The post "In Defense of the LSAT" appeared first on Reason.com.

from Latest https://ift.tt/2pXFDWH
via IFTTT

Civilization Runs on Ammonia, Plastic, Steel, and Cement—for Now


SmilCoverFinal

How the World Really Works: The Science Behind How We Got Here and Where We’re Going by Vaclav Smil, Viking, 336 pp., $28.00. 

For techno-optimists like me, Vaclav Smil’s How the World Really Works is something of a downer. But it’s rough on the catastrophist crowd too.

Smil has done interdisciplinary scholarship on food, energy, and the environment at the University of Manitoba, and his book is a clear, concise discussion of the material bases sustaining human life and rising prosperity. It opens by analyzing the sources of energy that power the modern world.

As Smil points out, the prosperity enjoyed in modern developed countries would have been unthinkable without the huge increases in energy that have been supplied by burning coal, oil, and natural gas. Until the 19th century, almost all useful energy available to humanity derived from plants: They fueled our heat, they fueled our light, and they fed our muscles and the muscles of our draft animals. Smil calculates that the increasingly efficient use of growing fossil fuel supplies over the past 220 years has led to a 3,500-fold increase in the availability of useful energy.

Put in terms of physical labor, this increased access to energy is equivalent to having 60 adults working nonstop, day and night, for every person on earth. For people living in rich developed countries, it is equivalent of 240 such laborers apiece. “An abundance of useful energy underlies and explains all the gains—from better eating to mass travel; from mechanization of production and transport to instant personal electronic communication—that have become norms rather than exceptions in all affluent countries,” Smil writes.

Smil recognizes that climate change is likely to pose significant problems as the century advances. While Smil acknowledges that humanity needs “to pursue a steady reduction of our dependence on the energies that made the modern world,” he persuasively argues that the coming transition “will not (it cannot be) a sudden abandonment of fossil carbon, nor even its rapid demise—but rather its gradual decline.”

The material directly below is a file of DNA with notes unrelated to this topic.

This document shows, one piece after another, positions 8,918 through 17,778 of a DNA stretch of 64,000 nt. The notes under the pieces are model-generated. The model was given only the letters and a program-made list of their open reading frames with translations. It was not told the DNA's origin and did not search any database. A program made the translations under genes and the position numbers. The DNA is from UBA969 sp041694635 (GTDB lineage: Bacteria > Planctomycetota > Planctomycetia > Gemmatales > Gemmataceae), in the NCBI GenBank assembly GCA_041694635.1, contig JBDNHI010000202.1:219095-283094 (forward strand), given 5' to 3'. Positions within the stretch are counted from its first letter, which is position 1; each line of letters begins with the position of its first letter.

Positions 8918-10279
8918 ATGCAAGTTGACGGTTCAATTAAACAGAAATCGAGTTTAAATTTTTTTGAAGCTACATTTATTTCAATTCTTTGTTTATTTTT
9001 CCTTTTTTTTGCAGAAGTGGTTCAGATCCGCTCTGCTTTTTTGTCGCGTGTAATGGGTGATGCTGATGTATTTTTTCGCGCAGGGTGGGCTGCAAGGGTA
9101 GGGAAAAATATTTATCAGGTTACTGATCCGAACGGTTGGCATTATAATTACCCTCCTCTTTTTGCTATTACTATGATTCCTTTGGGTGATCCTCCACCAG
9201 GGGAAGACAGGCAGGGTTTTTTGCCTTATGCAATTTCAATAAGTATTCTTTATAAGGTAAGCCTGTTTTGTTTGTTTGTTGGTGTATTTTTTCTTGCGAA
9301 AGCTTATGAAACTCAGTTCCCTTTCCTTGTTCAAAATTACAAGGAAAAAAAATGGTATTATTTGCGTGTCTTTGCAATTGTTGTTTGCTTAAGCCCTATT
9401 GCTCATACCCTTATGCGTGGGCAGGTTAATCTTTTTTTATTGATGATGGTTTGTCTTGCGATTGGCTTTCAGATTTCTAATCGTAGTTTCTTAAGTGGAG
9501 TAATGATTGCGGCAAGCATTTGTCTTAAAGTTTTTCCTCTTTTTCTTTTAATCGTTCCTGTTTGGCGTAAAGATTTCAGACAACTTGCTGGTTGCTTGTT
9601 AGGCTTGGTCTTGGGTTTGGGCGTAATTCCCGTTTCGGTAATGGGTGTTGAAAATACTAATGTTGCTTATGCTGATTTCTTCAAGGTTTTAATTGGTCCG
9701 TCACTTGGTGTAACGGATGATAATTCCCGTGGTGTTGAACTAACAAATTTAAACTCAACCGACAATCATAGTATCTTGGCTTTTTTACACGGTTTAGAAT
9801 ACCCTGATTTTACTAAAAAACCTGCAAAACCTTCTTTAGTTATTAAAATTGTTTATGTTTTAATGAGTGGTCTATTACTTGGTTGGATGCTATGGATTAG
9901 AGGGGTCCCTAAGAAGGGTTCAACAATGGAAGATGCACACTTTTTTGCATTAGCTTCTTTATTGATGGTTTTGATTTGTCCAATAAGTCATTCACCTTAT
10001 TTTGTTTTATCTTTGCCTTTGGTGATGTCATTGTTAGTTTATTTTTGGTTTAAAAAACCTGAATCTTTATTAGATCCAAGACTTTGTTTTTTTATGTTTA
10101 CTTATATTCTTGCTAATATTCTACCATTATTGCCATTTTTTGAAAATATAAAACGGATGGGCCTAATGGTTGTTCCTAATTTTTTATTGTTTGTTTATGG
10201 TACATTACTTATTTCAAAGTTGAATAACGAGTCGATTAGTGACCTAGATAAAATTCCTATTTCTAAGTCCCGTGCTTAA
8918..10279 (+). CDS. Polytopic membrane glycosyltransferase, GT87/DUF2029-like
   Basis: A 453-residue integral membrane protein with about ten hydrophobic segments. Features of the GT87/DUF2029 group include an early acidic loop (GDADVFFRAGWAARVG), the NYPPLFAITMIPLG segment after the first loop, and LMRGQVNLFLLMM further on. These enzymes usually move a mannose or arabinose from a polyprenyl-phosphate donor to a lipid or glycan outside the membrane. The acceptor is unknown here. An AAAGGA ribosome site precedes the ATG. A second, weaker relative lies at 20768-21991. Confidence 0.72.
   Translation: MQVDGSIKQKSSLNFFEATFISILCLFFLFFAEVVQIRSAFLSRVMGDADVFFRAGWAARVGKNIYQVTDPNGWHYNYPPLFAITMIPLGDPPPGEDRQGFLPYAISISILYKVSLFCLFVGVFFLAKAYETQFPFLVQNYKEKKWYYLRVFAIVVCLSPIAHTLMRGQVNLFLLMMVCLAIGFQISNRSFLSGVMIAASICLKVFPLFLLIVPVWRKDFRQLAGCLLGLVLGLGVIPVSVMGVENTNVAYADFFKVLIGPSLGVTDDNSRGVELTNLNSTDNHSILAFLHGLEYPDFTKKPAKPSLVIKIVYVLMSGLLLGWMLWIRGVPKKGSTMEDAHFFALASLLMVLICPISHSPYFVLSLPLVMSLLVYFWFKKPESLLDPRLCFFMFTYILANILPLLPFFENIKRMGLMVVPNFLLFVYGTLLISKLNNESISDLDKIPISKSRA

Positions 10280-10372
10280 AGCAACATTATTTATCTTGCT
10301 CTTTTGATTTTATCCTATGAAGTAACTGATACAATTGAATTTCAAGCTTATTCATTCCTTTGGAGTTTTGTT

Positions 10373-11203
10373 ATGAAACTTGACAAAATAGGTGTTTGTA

To show the difficulty of transitioning from fossil fuels, Smil points to the Energiewende, Germany’s vast buildout of solar and wind energy. This has cost Germans around $400 billion so far, yet the share of fossil fuels in the country’s primary energy supply has fallen just slightly, from 84 to 78 percent. In the International Energy Agency’s 2020 sustainable development scenario, he notes, even aggressive decarbonization still leaves fossil fuels accounting for 56 percent of primary energy demand in 2040. The U.S. Energy Information  Administration’s 2021 International Energy Outlook report projects that the world in 2050 will be consuming more oil, natural gas, and coal than it is using now.

Smil next tackles the realities of food production for nearly 8 billion people. He observes that mid-20th-century predictions of imminent global-scale famines did not come true. In fact, according to the Food and Agriculture Organization, 65 percent of the world population of 2.5 billion people were undernourished in 1950. By 2019, the rate of undernourishment had fallen to 8.9 percent of 7.7 billion people. In other words, the world in 1950 could supply adequate nutrition to 890 million people, and that rose nearly 8-fold to more than 7 billion in 2019.

These increases in agricultural production have occurred in large part because we have substituted fossil fuels for human labor and fertilizers. Smil calculates that farming and fishing consume about 4 percent of recent annual global energy use. Reducing the waste of a third of food, cutting back a bit on meat eating (from 220 pounds per person annually U.S. to 85 pounds per person in France), and ending the use of biofuels would go a long way toward providing adequate nutrition for the world’s growing population while reducing humanity’s deleterious effects on the biosphere.

Smil then turns his attention to what he calls the “four pillars of modern civilization”: ammonia, cement, steel, and plastics.

Ammonia is used as a source of nitrogen to fertilize crops. The world currently produces 150 million tons of nitrogen fertilizers, largely using natural gas as feedstock. Smil calculates that “nearly 4 billion people would not have been alive without synthetic ammonia,” thus making the “synthesis of ammonia perhaps the most momentous technical advance in history.” While rich countries can cut back on their use of nitrogen fertilizers, African crop productivity remains low because the farmers on the continent currently have access to only 5 percent of the world’s supply.